It is heart-breaking when you point a flashlight deep into this well of anguish. Yet, I do believe that a single act of carnage cannot be the masthead of a policy that promotes lack of humanity.

“This bill is straight out of the Donald Trump mass deportation playbook,” said Rep. Jerrold Nadler, D-New York, a senior Member of the House Judiciary Committee. “First you demonize immigrants, then you dehumanize them, and then you label them all as criminals, all of which helps you build public support for removing them from the country,” according to his website.

This is the kind of bill that can pit neighbors, communities, church members, acquaintances, co-workers and even students against each other. This bill cannot be implemented without racial profiling and now we are talking about all races that are brown.

Just last month, William Orrick, federal judge for the Northern District of California, blocked an executive order issued by the Trump administration to defund sanctuary cities. Orrick ruled that the executive fiat exceeded the limits of federal law. In a statement, he said that immigration enforcement strategy cannot be linked to federal funding in ways that threaten those cities that don’t comply with Trump’s directives. “The order’s attempt to place new conditions on federal funds is an improper attempt to wield Congress’s exclusive spending power and is a violation of the Constitution’s separation-of-powers principles,” he said.

Yet, now, here’s another way to implement Trump’s original executive order. However, the Davis-Oliver act is far worse than the executive order. If people overstay in the U.S. by even one day, they could be liable for a six-month prison term, Nadler said. According to Homeland Security, 628,799 folks overstayed their visas in 2016.

Furthermore, Dreamers would no longer be exempt from deportation. Dreamers were brought here when they were children, and if they are cognizant of the fact that they were brought here illegally, this bill turns them into criminals once they turn 18. That’s a terrible coming-of-age birthday party to look forward to.

There’s still a long way to go before the bill becomes law. It will do us good to sit up and take note of it, though. There’s much to lose for San Francisco. But there would be even more to lose if The City caved to the pressure of HR 2431. As the Cato Institute summarizes, this is a bill that would compromise privacy, undermine democracy, obstruct accountability and threaten the civil liberties of Americans.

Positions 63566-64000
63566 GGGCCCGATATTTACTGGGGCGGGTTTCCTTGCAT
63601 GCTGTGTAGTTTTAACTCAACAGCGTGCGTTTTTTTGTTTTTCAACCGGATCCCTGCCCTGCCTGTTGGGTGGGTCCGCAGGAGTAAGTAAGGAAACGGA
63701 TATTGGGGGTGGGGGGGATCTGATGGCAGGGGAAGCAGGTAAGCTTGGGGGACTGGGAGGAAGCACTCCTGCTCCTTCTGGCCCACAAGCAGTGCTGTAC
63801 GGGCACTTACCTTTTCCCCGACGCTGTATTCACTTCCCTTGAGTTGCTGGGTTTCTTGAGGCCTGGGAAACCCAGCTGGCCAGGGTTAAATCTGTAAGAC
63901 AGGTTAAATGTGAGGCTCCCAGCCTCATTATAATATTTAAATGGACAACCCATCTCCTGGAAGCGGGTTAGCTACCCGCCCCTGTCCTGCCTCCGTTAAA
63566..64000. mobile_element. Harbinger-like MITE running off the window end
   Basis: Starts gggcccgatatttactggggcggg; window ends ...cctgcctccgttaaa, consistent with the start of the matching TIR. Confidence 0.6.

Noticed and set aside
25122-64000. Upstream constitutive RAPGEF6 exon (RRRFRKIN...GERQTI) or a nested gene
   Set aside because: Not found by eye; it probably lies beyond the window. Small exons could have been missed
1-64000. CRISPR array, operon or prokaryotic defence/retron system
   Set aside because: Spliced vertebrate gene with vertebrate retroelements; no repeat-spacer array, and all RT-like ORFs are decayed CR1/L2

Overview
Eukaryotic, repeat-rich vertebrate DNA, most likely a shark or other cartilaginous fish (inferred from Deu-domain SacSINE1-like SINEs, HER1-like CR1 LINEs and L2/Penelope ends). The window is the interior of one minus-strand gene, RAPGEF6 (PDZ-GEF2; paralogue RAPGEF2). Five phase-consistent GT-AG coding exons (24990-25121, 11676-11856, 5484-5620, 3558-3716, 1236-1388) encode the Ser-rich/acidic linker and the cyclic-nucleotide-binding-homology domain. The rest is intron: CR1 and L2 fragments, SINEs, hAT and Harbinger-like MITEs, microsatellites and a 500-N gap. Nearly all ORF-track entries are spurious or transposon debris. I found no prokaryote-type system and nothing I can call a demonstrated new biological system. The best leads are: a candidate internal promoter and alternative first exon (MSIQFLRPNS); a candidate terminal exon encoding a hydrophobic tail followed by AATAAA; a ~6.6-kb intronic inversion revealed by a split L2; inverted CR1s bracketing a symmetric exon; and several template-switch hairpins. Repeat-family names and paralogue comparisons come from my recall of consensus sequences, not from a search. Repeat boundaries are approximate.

James Irvine Foundation Spending Millions on Progressive Political Activism in Orange County

James Irvine was a legend in Orange County.  He owned enough land to develop major portions of the County.  His legacy is seen all over the area.  The Irvine Company has donated to create cultural venues and programs, created a quality of life, second to none in the nation.  This is a place for the future.  Now, unfortunately, his fortune, put into the James Irvine Foundation is now used to promote George Soros policies and communities.  Instead of uniting people the Irvine Foundation is working hard to make Orange County into a socialist/Progressive place.

“Spearheading the political ground game there was Orange County Communities Organized for Responsible Development (OCCORD), the non-profit, community organizing arm of the militant UNITE-HERE hotel workers union. From 2012 to 2013 – when the district elections project commenced – OCCORD‘s annual revenues jumped from $368,000 to $1.3 million. $450,000 of that came from the James Irvine Foundation “to promote district-based elections in Anaheim and establish a local civic engagement model for voting rights advocacy across California.”

Since 2014, OCCORD’s annual budgets have hovered just below $800,000. The James Irvine Foundation gave OCCORD another $350,000 in 2015 to “increase nonpartisan voter and civic engagement opportunities in the context of new district elections in Anaheim.” [Given the nearly two-year lag time between when these contributions are made and when they’re disclosed, we don’t have a complete picture of Irvine Foundation political spending in 2016].”

The Foundation is the local funded of radical, hateful organizations tearing apart a once wonderful community—the Foundation is the local equivalent of a Soros operation—a man that, by action, hates freedom and America.  Thought you should know about this—especially my friends in Orange County.

478px-George_Soros_47th_Munich_Security_Conference_2011_crop